as Dorothy Lamour, W. C. Fields, Paulette Goddard, Edgar Bergen, June
Haver, Ann Miller, Don Ameche, Ava Gardner, Red Skelton, Bing Crosby, Pat
O’Brien, Desi Arnaz, and Lucille Ball.
Del Mar racetrack
is home to a host of riding greats. Arguably the most notable of them was
the legendary William Lee “Bill” Shoemaker. He was the
very first apprentice to claim the track's riding title in 1949 and went
on to achieve record-breaking feats at the Del Mar racetrack for forty years. Johnny
Longden is another pillar of Del Mar racetrack’s distinguished
history. He became the world's winningest rider in 1956 and was passed only
by Shoemaker in 1970. A recent riding hero is Laffit Pincay, Jr. Notable
trainers who have made big marks in Del Mark racetrack include Charles
Wittingham, Farrell Jones, Robert Frankel and Bob Baffert.
racing is as wonderfully compelling
and complex as you want to make it.
Some people come
specifically to watch the horses run and do not bet. No Thoroughbred can
start at a recognized pari-mutuel track unless it is registered with the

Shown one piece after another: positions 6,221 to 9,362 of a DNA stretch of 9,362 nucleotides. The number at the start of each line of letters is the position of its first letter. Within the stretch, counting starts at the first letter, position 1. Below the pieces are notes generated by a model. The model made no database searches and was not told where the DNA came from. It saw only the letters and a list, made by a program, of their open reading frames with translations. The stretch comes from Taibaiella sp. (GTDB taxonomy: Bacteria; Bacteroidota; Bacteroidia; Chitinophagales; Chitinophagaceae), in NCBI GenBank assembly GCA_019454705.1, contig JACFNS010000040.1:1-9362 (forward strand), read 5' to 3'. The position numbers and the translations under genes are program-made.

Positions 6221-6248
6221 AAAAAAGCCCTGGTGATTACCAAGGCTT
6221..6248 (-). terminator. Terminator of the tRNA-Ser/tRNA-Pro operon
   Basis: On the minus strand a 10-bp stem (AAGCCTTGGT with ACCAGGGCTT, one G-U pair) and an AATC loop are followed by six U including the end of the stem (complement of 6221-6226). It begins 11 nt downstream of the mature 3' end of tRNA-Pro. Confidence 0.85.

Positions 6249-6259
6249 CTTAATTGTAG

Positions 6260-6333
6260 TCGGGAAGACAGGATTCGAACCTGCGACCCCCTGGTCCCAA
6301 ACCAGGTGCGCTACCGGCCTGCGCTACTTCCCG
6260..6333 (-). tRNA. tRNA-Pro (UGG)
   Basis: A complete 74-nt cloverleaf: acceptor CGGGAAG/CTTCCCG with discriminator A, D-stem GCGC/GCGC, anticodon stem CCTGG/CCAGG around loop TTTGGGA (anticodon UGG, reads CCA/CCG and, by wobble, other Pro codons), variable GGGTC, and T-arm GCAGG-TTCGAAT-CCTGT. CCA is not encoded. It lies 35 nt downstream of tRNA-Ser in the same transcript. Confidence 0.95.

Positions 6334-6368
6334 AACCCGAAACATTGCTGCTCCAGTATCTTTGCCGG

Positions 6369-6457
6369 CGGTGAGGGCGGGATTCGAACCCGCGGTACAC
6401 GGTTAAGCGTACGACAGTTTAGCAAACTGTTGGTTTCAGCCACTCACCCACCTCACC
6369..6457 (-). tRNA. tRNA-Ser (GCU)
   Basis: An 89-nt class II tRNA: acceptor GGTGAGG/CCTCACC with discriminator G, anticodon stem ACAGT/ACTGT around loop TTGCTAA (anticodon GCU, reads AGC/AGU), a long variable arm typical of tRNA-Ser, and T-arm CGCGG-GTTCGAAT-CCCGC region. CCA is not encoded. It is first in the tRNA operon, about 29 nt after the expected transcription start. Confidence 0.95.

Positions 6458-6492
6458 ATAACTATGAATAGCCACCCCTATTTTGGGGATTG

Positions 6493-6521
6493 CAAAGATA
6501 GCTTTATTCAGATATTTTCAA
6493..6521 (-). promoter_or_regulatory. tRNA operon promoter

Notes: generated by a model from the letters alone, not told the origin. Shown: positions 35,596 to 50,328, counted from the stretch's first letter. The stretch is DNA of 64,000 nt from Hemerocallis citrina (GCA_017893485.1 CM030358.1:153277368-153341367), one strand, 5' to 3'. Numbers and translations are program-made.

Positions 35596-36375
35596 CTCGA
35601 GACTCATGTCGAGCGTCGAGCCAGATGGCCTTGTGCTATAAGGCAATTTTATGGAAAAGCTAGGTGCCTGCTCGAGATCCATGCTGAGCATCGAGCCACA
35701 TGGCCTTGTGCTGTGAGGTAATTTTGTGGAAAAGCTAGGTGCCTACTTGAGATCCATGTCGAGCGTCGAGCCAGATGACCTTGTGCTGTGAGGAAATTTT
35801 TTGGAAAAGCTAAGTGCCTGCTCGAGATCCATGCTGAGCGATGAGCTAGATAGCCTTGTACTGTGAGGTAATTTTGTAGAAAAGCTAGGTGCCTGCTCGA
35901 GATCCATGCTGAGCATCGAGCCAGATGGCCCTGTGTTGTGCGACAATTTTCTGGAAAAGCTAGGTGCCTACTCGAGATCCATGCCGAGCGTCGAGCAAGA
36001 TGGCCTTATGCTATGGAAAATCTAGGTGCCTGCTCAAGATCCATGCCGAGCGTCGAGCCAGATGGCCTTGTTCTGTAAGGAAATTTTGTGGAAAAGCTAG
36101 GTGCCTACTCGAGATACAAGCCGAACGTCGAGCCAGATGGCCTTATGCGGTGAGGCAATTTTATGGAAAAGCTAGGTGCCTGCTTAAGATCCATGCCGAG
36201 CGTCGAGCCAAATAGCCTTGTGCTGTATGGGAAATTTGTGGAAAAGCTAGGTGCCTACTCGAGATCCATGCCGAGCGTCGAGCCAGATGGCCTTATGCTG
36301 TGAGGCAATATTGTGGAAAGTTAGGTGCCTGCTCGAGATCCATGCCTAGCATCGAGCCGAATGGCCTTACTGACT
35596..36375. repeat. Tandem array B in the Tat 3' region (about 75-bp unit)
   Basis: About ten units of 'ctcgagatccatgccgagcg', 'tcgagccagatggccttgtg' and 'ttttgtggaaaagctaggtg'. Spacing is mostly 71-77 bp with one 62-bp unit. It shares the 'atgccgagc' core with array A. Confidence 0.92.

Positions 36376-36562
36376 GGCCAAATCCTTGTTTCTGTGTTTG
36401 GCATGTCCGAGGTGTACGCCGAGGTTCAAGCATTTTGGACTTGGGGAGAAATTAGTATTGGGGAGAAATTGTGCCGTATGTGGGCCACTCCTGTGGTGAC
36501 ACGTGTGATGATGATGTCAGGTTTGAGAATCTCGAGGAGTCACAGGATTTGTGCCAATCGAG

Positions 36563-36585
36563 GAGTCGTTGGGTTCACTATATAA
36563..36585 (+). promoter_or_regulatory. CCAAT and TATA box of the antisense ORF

Before a Thoroughbred
foal is approved, the registry requires that the color and all markings be
clearly set forth in the application, such as a star, blaze, stripe, snip
and stocking. A lip tattoo is also necessary. The tattoo is required before
the horse ever races.
Many fans love
the pageantry and attend the races to visit the paddock where the horses
are saddled. In this area, the owners gather to watch their horses and the
horses are led around so that everyone can see their condition.
do not miss watching horses in the paddock. They want to know if their future
wager is walking well, looks healthy and is relaxed enough to win a race.
It is here that the jockeys come out, get instructions from the trainers
and then are booted up onto the horse.
Mar Racetrack History
In the 1930's, the Depression affected Del Mar, as well as the rest of the country. However, in 1933, in spite of the grim times, the eight members of the 22nd Agricultural
District had a vision for a county fairgrounds to be located in Del Mar, which set the town on its current path. These eight intrepid visionaries were successful in purchasing the current site with a $25,000 grant from the State Department of Fairs & Expositions and the first county fair was held in October 1936.